- Despite lender's insistence, govt will not increase rate of personal income tax, says finance minister
- Stresses that the biggest obstacle in way of programme revival was fuel subsidy
Finance Minister Miftah Ismail said on Saturday that the International Monetary Fund (IMF) has called for a "tough budget" for the coming fiscal year, but Islamabad is confident that the Washington-based lender would revive the bailout programme for Pakistan.
In his remarks during the 'National Economy Dialogue – The Way Forward for Pakistan' organised by Corporate Pakistan Group and Nutshell Conferences, Ismail, who led the Pakistan delegation in its talks with the international lender, said that the Fund has asked for a “very tough” budget. The finance minister said IMF is calling for a reduction in the primary budget deficit.
“The government will not be able to achieve this, so we are in negotiations with the Fund," said Ismail. "However, those are not the big hurdles — the biggest obstacle was the petrol subsidy, which we were able to remove so I think everything else would be easier."
Battling a widening current account deficit amid a hike in the import bill, and depleting foreign exchange reserves, Pakistan has been desperately seeking revival of the stalled $6 billion Extended Fund Facility (EFF). Experts have said that its resumption is crucial, as a green signal from the international lender paves way for further funding from other creditors.
At conclusion of its recent talks in Doha, the IMF said that reversal of energy subsidies is crucial for programme-revival.
Speaking at the session, Ismail expressed optimism that Pakistan would reach an agreement with the IMF in June.
“This will bring stability to the currency and stock markets. The stability in rupee will control inflation as well,” he said, adding that the government’s latest measure of hiking petroleum product rates would increase inflation, but it was needed.
Talking about the upcoming budget, the finance minister “guaranteed” that, despite IMF’s insistence, the government would not increase rate of personal income tax, and remains in talks with the Federal Board of Revenue (FBR) on reducing the rate.
Elaborating on the current economic indicators, the minister shared that Pakistan is passing through a “tough phase”.
“The day I became the finance minister, the Finance Division projected a deficit of Rs3,600 billion, which is the highest ever.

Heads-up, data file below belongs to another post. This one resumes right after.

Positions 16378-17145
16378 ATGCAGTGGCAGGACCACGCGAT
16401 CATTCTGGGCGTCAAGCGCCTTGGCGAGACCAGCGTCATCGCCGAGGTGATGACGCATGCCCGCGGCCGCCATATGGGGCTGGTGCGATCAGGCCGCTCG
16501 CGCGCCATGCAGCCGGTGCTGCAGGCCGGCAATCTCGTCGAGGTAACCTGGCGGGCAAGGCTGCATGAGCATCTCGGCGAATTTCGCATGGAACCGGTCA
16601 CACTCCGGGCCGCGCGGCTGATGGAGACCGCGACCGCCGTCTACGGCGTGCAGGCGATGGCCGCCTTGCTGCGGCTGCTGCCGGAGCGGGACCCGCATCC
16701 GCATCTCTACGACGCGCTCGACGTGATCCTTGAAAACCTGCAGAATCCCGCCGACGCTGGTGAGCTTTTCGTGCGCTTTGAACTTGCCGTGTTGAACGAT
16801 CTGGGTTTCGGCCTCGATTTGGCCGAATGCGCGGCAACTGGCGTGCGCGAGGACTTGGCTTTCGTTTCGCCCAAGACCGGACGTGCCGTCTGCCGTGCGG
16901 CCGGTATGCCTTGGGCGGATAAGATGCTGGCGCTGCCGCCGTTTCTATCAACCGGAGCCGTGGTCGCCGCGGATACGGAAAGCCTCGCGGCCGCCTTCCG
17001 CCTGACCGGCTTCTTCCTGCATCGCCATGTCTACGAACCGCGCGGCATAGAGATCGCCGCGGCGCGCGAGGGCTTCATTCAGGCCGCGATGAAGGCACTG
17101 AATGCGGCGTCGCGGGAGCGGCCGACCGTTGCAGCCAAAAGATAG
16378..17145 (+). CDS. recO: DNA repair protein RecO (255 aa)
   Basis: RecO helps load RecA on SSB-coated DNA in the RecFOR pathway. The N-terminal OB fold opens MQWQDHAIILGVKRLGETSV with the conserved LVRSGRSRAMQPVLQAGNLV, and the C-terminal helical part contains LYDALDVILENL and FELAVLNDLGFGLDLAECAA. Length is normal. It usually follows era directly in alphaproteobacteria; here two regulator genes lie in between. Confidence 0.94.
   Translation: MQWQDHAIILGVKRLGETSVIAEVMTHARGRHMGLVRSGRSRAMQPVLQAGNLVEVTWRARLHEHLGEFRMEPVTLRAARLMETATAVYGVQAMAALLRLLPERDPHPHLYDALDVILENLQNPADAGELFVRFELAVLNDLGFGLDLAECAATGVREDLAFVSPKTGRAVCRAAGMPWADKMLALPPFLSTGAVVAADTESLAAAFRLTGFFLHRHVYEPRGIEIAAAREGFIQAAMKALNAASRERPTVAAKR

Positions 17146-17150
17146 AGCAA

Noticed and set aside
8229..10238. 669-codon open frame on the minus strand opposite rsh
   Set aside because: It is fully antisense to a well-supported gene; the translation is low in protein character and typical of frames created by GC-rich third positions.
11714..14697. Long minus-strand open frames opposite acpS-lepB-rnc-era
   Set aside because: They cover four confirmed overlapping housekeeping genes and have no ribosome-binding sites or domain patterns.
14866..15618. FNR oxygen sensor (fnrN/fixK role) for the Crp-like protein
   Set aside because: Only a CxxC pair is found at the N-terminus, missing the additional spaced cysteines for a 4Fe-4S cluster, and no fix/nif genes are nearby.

“Adding the provincial deficit, it cumulatively adds to Rs5,100 billion, which comprises of Rs3,700-3,800 billion in debt servicing and the remaining Rs1,300 billion as primary deficit. This is in contrast to the agreement made with the IMF during the sixth review, under which the primary deficit was estimated to be around Rs25 billion,” he said.
Ismail added that Pakistan has to make debt payments of around $21 billion next year, “which will add up to $31 billion if the $10 billion in current account (CA) deficit is included”.
“Furthermore, if we want to increase our foreign exchange reserves by $5 billion, which currently sit at around $10 billion, total funding requirement rises to $36-37 billion,” said the minister, adding that in order to attract the funding it is important for the country to revive the IMF programme.
Ismail informed that the value of Pakistani bonds has dropped to 65 cents, making it unfeasible to go to the commercial market or issue euro bonds.
“Thus, the only option left is to approach multilateral institutions, but in order to take loans from such institutions, it is important to get the IMF nod,” he said.
Talking about the IMF’s prior condition related to the removal of subsidy on petroleum products, Ismail said that the government was bearing a loss to the tune of Rs120-140 billion a month.
Earlier, Ismail at a hurriedly called press conference on Thursday announced to increase petroleum products’ prices by Rs30 per litre.
On Friday, Prime Minister Shehbaz Sharif announced a Rs28-billion relief package, under which Rs2,000 per family would be given to 14 million families, whose household earning is less than Rs40,000 a month.
Talking about the relief package, Ismail said, “Rs2,000 may not sound much, but it is about 5% of the household income, which is the same an average Pakistani spends on transport”.
Ismail said the country needs an “agricultural revolution” as the yield of every crop is very low.
“I think that Pakistan's first line of defence in terms of economy is agriculture, and we need to improve its productivity,” he added.